wrote The Enemy Within ( 1962); Philadelphia, Here I Come! ( 1964); The Loves of Cass McGuire (1966); Lovers (1967); Crystal and Fox (1968); The Mundy Scheme (1969); The Gentle Island (1971); The Freedom of the City (1973); Volunteers (1975); Living Quarters (1977); Aristocrats (1979); Faith Healer (1979); Translations (1980); a translation of Three Sisters (1981); The Communication Cord (1982); an adaptation of Turgenev's novel Fathers and Sons (1987); Making History (1988); Dancing at Lughnasa (1990); The London Vertigo (1991); an adaptation of A Month in the Country (1992); Wonderful Tennessee (1993); Molly Sweeney (1994).
Dancing at Lughnasa premiered at the Abbey Theatre, transferred to London's West End and then went on to Broadway where it won three 1992 Tony Awards, including Best Play. The play has been performed around the world, including national tours of Ireland, England and Australia. His plays have been performed extensively in Dublin at the Abbey, Gate and Olympia theatres, and in many West End theatres in London, as well as New York.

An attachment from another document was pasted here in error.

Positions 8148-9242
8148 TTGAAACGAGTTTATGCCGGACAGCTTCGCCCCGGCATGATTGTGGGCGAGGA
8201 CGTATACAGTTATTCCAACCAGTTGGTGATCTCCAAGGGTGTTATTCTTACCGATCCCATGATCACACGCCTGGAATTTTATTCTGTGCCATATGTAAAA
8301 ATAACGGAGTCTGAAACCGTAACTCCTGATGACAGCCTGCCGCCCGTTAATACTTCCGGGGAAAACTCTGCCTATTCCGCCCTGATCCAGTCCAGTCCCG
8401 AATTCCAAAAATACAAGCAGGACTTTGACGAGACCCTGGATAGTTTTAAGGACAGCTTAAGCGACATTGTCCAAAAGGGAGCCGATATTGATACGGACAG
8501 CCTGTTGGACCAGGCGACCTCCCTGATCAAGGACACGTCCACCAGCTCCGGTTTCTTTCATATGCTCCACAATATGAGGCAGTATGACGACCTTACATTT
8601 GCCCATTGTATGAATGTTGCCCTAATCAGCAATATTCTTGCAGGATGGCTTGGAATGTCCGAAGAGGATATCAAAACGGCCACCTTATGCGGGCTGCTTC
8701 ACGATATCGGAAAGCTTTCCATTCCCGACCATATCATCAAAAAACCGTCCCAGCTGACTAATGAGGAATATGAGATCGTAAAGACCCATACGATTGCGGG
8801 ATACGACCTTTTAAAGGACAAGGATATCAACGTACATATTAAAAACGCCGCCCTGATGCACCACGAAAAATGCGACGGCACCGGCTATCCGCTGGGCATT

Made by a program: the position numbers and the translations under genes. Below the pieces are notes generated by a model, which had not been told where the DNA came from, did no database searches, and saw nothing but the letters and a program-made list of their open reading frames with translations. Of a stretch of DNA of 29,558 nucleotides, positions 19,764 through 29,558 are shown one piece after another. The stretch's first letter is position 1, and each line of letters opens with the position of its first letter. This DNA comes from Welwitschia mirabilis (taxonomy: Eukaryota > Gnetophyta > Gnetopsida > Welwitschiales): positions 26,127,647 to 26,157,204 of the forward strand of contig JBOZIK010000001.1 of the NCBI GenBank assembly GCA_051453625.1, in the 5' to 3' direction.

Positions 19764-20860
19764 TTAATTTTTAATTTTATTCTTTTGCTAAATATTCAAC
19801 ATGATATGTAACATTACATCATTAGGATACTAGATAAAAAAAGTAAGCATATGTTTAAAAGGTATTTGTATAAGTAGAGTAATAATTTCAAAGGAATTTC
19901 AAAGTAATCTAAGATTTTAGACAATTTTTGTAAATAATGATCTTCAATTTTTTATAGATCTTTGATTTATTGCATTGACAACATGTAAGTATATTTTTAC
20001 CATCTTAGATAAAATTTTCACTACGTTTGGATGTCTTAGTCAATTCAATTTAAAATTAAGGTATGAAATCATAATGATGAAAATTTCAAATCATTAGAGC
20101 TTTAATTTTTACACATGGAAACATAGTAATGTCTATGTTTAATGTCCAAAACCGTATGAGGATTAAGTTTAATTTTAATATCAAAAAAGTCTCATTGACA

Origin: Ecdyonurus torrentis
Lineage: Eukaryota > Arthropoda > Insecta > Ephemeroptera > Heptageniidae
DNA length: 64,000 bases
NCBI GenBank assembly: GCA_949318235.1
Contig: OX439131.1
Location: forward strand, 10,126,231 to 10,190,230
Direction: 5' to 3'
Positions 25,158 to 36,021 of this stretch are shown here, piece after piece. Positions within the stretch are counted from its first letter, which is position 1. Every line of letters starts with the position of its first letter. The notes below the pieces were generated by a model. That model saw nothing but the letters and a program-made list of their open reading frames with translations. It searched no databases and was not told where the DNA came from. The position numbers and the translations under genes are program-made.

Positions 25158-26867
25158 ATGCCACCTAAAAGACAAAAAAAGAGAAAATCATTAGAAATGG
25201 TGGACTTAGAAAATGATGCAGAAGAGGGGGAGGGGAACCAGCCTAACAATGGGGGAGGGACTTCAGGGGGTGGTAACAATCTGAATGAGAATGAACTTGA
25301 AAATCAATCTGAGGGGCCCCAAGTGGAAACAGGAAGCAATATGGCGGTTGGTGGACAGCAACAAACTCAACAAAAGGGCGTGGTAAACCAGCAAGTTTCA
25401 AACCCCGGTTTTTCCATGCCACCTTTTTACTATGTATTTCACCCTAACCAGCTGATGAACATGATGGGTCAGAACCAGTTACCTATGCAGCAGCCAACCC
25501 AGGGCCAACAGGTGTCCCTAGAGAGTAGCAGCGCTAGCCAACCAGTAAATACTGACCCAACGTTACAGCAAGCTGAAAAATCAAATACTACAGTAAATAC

Born in Omagh, County Tyrone in Ireland in 1929, Mr. Friel began writing short stories for The New Yorker in 1959 and subsequently published two collections: The Saucer of Larks and The Cold in the Sea. His first radio plays were produced by the BBC, Belfast in 1958. In 1989, BBC Radio devoted a six-play season to his work, the first living playwright to be so distinguished. He co-founded Field Day Theatre Company in Derry, Ireland, where Translations, The Communication Cord and Making History premiered.
|Dancing at Lughnasa||Monmouth Players||2/4/2005|
|Dancing at Lughnasa||Circle Players||11/1/2002|
|Dancing at Lughnasa||Alliance Repertory||6/15/2000|